Albert Johnstone and his pal Dick Madison had both enlisted at the same time barely twelve weeks after war had been declared in 1914. At the time, Dick was nineteen and Albert was barely eighteen. Since then three long and bitterly hard fought years had passed in the ‘war to end all wars’. It was now 1917 and by sheer good fortune more than anything else in the corner of hell they called home, Albert and Dick were now the only two left alive from the newly formed ‘pals regiment’ that had marched to war in that first year.
To any newcomer to their section, both men seemed much older than they actually were. The last five weeks of constant barrage by the Hun artillery plus the filth, trench foot, body lice and chronic levels of disease which daily lived side by side with the Tommy’s in this small section of the rat infested stinking quagmire of a trench – the remainder of their regiment called home – had prematurely aged both men here in the thick of the worst fighting on the Western Front.
“Bert, give us a fag mate?”
“Ain’t got any left Dickie,” Albert replied.
Dick lifted his Lee Enfield’s muzzle to his eye to check the cleanliness of its barrel. The section Corporal, Charlie Hobbs, had just threatened to put him on a fizzer if he didn’t do something and ‘bleedin’ sharpish’ about the state of his filthy weapon.
“Bleedin’ stripes on his arm have gone to his bleedin’ head,” Dick mumbled to himself.
“Go on Bert mate, give us a fag,” he pleaded once more, as he yanked on the string of his rifle pull-through yet again, “You can have my extra tin of Bully for a fag, go on give us one.”
Dick knew that his best mate Albert always had some spare cigarettes stashed away somewhere deep inside the filthy confines of his clothing, competing for space against his skin with the thousands of body lice that constantly plagued him, like of all the Tommy’s in the line, which he reserved for those quiet moments during ‘stand to’ at night when they took turns on watch from the trenches’ firing step.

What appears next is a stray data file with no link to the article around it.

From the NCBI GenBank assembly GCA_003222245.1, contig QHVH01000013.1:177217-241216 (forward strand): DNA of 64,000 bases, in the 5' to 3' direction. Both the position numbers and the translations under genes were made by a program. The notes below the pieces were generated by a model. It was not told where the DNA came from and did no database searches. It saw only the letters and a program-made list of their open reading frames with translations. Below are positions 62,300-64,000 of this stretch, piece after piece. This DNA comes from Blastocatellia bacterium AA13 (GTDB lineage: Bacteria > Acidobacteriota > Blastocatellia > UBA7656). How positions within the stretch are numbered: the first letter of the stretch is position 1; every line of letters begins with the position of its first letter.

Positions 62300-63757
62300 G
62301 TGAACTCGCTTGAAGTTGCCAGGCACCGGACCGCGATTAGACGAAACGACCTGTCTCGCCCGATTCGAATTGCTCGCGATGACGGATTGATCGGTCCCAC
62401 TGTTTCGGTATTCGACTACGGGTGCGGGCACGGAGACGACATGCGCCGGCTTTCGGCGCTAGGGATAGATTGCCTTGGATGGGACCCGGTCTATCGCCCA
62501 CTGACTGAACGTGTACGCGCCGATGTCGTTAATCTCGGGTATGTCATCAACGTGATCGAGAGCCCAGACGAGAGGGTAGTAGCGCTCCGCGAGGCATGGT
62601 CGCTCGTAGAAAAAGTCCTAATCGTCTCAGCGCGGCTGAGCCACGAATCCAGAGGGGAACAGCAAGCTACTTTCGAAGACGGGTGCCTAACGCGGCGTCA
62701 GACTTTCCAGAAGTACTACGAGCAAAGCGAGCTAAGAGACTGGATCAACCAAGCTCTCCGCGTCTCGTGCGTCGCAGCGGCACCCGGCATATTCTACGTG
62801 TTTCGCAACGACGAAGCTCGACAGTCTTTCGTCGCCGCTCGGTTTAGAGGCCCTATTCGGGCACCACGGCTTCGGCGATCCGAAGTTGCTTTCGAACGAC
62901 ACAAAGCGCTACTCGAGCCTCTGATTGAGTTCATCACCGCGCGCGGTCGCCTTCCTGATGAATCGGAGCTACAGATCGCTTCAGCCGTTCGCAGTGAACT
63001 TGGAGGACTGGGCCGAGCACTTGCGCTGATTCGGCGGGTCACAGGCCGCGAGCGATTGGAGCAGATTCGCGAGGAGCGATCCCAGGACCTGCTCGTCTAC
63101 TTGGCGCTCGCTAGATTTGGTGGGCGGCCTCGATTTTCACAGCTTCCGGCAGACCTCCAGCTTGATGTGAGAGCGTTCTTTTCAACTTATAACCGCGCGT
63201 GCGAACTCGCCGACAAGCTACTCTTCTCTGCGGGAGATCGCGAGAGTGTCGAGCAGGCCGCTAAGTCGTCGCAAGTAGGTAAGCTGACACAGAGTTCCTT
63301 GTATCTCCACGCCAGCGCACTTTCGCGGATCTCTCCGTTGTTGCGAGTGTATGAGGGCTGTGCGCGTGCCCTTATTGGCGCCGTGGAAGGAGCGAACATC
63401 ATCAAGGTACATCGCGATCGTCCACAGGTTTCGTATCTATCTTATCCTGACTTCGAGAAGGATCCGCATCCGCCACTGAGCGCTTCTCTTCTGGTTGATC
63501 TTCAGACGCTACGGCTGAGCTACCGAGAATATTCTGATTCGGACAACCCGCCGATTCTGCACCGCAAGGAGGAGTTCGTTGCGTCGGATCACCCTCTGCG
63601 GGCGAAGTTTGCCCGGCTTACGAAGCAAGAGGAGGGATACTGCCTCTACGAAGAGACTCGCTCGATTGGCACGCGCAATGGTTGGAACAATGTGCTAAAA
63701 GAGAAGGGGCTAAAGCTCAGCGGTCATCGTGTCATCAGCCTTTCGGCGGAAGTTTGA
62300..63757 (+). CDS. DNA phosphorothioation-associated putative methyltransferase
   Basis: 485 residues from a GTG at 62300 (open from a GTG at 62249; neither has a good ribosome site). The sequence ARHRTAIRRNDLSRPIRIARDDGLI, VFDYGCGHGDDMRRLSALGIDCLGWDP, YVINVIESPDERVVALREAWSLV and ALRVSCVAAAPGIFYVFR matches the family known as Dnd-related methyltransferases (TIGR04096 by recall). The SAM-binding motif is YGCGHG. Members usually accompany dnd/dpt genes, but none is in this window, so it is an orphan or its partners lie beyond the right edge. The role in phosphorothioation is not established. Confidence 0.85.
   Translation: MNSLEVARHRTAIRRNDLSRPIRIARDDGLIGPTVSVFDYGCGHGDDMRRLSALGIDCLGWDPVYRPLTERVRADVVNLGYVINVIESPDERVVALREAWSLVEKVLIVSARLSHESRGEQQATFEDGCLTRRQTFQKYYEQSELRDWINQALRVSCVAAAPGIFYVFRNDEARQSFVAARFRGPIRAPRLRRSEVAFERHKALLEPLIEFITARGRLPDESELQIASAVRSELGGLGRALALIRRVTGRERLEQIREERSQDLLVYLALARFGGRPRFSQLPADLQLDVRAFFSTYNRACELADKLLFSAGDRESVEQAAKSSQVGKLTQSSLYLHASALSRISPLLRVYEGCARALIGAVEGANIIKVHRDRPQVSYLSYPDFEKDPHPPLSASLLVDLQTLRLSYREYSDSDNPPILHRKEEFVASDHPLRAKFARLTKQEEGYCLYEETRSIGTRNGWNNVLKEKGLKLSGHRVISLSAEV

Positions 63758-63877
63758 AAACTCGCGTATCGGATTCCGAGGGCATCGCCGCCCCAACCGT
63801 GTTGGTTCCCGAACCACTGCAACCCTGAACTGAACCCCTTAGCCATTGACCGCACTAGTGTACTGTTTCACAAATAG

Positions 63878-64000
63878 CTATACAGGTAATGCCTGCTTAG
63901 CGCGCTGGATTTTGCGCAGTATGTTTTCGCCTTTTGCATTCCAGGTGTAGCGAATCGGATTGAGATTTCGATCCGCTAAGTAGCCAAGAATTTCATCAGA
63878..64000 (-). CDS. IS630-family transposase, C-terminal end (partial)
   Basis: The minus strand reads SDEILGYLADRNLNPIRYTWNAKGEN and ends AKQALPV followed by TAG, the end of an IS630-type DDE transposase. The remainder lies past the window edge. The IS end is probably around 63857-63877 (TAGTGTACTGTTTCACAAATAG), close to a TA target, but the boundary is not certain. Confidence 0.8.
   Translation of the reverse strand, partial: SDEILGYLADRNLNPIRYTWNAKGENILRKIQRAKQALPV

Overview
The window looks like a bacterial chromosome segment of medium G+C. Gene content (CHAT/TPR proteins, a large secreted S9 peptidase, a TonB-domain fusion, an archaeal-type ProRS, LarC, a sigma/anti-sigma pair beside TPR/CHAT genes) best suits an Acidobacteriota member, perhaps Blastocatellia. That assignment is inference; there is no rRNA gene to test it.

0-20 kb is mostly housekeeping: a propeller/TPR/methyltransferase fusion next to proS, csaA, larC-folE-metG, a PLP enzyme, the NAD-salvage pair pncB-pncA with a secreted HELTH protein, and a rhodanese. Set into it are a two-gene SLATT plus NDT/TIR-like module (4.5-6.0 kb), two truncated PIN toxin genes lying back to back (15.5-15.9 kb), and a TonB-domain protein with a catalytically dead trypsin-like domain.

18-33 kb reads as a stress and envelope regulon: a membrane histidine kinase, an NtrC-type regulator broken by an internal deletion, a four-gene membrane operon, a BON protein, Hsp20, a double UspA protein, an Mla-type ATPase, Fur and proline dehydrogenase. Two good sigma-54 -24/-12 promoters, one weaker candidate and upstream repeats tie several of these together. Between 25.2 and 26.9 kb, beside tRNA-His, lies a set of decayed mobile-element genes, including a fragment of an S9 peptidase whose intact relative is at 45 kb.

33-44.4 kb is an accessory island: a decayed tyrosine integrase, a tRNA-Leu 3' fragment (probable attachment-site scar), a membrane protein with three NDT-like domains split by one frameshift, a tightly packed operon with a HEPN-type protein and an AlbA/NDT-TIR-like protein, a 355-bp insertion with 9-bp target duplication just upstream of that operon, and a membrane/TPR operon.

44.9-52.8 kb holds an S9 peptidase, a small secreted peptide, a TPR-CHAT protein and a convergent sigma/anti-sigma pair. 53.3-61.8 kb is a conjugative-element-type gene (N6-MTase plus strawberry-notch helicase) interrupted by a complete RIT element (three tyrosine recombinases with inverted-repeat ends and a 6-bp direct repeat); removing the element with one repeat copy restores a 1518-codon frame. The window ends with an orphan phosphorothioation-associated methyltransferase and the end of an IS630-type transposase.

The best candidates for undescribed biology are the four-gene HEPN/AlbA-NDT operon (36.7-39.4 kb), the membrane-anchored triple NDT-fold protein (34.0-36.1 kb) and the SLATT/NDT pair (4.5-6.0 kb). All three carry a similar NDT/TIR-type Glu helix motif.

“Privates Johnstone and Madison, over here, quickly now – jump to it my lucky lads!”
Albert and Dick waded through the stinking fetid water that sat in the bottom of the trench, hiding the wooden duckboards along its length, dodging the huge rats that were swimming along looking for scraps of food or to feed on the unburied human remains that lay wherever they had been shot.
“Bleedin’ furry cannibals!” Albert muttered as he smashed the butt of his rifle into one of the rats.
Eventually both men stopped in front of Sergeant ‘Bull’ Thomas.
“Got a job for you me lucky lads,” Bull grinned.
“Bloody hell Sarge not again; why us? Why not someone else?” Dick muttered out loud.
“Now then Madison, now then; Corporal Hobbs tells me you’re a filthy little bleeder my son. So pin your bleedin’ lugholes back and shut yer trap unless you want that bleedin’ fizzer he’s already threatened you with to bleedin’ multiply!”
Despite all of his bluster and effing and blinding, Sergeant Thomas had a soft spot for his two most experienced soldiers. Like Albert and Dick, he had been here in the hell of the Western Front since it first began, and like them, somehow he had survived when so many thousands of their fellow Tommies had not.
“Now then me lads; as I was saying, I’ve got a job for you. The major needs a couple of runners to take a very important message back to HQ see, because the bleedin’ telephone lines is broke again after the last bleedin’ barrage and there is no one to repair it again. I knows just the very lads for the job, sir, I says to him; privates Johnstone and Madison I says. So my lucky lads, there it is.”
Albert and Dick’s faces, despite the thick layer of ingrained grime and dirt that plastered their skin, giving them the appearance of two men in late middle age, betrayed their natural lack of enthusiasm for being volunteered for something that was dangerous to their health. “Like I said Sarge, why us when there’s plenty of new replacements to detail off as bleedin’ runners?”